Culture, income, and age all can be factors in determining whether a person has access to good family planning and reproductive health care.
Recognizing this, the Hewlett Foundation’s Population Program recently announced a cluster of grants totaling more than $1 million to organizations whose mission is to broaden the base of support for reproductive rights issues to include women of color, low-income communities, and teenagers. Individual grants ranged from $150,000 to $400,000.
Research shows that these groups are significantly affected by health care policy, but often have the least say in its formulation. Yet differences in culture, age, and economic status each can block universal access to voluntary family planning and good reproductive health care, a goal of the Hewlett Foundation’s Population Program.
In general, women with the least access to services are young, low-income, and non-white. For example, low-income women comprise less than 40 percent of California’s women of reproductive age, but account for 60 percent of births in the state. And of the more than 1.5 million women in need of state-subsidized contraceptive services, more than a third don’t get them.
Similarly, accurate information about reproductive health issues can fail to reach teenage audiences. While rates of sexually transmitted infections are reaching historic lows in California, chlamydia rates in the for youth ages fifteen to nineteen have increased 45 percent. And despite declines since 1991, researchers expect birth rates among California teens to accelerate, particularly among Latinas, because of growth in the youth population.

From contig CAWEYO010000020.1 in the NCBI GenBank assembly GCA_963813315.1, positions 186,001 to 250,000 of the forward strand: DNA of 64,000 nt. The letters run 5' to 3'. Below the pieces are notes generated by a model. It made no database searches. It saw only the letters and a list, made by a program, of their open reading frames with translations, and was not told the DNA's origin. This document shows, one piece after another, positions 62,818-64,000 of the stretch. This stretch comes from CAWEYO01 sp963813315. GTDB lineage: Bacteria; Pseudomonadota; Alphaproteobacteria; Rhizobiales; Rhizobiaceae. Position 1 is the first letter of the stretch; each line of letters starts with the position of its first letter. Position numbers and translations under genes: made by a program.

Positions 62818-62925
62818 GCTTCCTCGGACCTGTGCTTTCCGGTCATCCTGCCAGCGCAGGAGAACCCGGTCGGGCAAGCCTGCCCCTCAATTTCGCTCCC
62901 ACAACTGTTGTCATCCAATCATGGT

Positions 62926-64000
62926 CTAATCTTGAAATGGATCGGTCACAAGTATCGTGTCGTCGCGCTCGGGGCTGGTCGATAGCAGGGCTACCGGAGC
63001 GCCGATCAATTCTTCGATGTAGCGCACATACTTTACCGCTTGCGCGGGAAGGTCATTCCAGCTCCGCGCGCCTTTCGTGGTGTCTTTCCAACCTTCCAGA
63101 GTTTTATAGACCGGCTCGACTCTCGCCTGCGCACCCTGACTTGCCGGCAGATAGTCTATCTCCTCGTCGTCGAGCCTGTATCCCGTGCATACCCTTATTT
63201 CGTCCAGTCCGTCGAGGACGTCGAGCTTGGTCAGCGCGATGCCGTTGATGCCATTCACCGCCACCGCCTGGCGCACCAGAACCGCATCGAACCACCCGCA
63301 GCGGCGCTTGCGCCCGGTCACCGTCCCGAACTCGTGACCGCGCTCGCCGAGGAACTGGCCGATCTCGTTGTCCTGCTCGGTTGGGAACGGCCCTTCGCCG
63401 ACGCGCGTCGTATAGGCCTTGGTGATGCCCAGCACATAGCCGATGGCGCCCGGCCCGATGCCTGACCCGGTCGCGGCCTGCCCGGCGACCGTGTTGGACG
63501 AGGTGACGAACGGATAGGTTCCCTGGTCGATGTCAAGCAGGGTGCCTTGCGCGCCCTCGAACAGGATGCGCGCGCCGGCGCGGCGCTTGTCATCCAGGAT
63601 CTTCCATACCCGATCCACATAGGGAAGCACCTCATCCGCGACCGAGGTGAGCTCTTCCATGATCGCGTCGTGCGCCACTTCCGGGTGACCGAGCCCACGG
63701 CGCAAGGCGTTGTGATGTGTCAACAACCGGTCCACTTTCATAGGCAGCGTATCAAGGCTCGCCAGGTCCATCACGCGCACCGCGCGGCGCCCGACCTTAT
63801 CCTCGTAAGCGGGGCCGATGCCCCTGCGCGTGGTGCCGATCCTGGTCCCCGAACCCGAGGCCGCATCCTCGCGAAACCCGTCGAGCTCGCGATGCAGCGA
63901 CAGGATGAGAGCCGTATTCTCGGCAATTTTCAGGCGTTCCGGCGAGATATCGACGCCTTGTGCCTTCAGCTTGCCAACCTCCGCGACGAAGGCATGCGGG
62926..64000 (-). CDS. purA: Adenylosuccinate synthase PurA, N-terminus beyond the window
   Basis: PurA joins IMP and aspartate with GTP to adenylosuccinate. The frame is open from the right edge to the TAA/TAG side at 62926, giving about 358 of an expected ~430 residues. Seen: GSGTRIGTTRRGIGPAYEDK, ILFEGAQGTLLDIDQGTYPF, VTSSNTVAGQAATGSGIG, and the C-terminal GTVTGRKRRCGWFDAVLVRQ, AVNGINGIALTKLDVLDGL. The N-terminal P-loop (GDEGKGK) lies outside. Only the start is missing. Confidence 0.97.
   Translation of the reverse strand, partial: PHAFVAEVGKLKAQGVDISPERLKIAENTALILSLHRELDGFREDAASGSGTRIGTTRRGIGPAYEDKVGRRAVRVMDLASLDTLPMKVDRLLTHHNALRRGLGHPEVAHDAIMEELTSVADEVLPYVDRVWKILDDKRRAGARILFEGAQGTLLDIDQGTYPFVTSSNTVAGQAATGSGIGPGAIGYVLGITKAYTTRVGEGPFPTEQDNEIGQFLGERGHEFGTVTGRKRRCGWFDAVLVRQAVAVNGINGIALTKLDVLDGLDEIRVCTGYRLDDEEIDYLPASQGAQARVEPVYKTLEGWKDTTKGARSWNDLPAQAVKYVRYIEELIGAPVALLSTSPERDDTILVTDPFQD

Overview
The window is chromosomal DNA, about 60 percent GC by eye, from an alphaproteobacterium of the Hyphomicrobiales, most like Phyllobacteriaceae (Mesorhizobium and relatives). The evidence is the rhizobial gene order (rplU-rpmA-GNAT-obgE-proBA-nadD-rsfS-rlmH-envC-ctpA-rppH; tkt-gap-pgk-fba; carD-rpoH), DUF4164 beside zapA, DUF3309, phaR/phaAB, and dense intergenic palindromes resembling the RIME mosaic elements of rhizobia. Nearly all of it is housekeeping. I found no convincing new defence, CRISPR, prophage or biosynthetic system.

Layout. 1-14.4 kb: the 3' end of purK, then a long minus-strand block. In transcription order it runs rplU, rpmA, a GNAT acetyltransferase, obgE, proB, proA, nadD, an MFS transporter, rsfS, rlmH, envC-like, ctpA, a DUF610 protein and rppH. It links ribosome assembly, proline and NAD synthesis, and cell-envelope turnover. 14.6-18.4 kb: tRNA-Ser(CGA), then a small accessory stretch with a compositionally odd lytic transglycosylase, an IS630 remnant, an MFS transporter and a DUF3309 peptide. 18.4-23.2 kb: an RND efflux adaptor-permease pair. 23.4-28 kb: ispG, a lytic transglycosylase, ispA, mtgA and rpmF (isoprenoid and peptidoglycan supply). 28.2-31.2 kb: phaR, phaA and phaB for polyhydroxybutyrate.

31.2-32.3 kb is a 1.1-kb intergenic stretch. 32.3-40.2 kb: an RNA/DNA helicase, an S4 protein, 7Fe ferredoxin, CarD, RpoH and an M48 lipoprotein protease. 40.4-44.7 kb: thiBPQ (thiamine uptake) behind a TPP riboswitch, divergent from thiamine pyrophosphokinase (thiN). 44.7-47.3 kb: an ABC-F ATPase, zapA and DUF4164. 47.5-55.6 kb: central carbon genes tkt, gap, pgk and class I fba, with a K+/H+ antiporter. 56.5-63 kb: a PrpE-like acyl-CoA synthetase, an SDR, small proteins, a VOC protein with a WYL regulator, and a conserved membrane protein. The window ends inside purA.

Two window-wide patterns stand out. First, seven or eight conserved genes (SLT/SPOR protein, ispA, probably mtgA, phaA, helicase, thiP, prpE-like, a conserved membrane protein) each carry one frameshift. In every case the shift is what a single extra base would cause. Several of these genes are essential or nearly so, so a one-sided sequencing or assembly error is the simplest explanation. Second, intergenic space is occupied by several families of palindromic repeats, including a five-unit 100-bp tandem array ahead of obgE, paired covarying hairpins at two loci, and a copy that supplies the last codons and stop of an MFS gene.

The Foundation’s grants are designed to address such problems by broadening diversity in the reproductive health movement.
One such grant will help Latino Issues Forum-in collaboration with California Latinas for Reproductive Justice-build a network of advocates and public support for reproductive health and rights of Latinas in the state. Latinos are the nation’s fastest growing minority group.
The Foundation also provided grants to the Oakland-based organization Asian Communities for Reproductive Justice and to SisterSong Women of Color Reproductive Health Collective. Asian Communities for Reproductive Justice educates and mobilizes low-income Asian women and girls and their communities throughout the U.S. SisterSong is the only national coalition of women of color working on reproductive health and rights in the country.
The Women’s Policy Institute of the Women’s Foundation of California received a grant to help sponsor a series of fellowships each year for the next two years, with the goal of training more women in California for leadership roles to advocate for reproductive health.
Choice USA will use its grant for three activities, all of them designed to develop a younger and more diverse base of public support for reproductive health.
In the Bay Area, the Foundation approved grants to health clinics in Daly City and San Francisco’s Bayview neighborhood, two areas where young people have few places to turn for reproductive health services.
The grant to the Daly City Youth Health Center, a project of the Jefferson Union High School District, will support its comprehensive approach to teen pregnancy prevention, including family planning, mental health services, support groups for teen mothers and fathers, and school-based sex education. The Bayview Hunters Point Healing Arts Center, a full-service adolescent health and youth development center, will use its grant to focus on teen pregnancy and related challenges among some of the Bay Area’s most disadvantaged youth.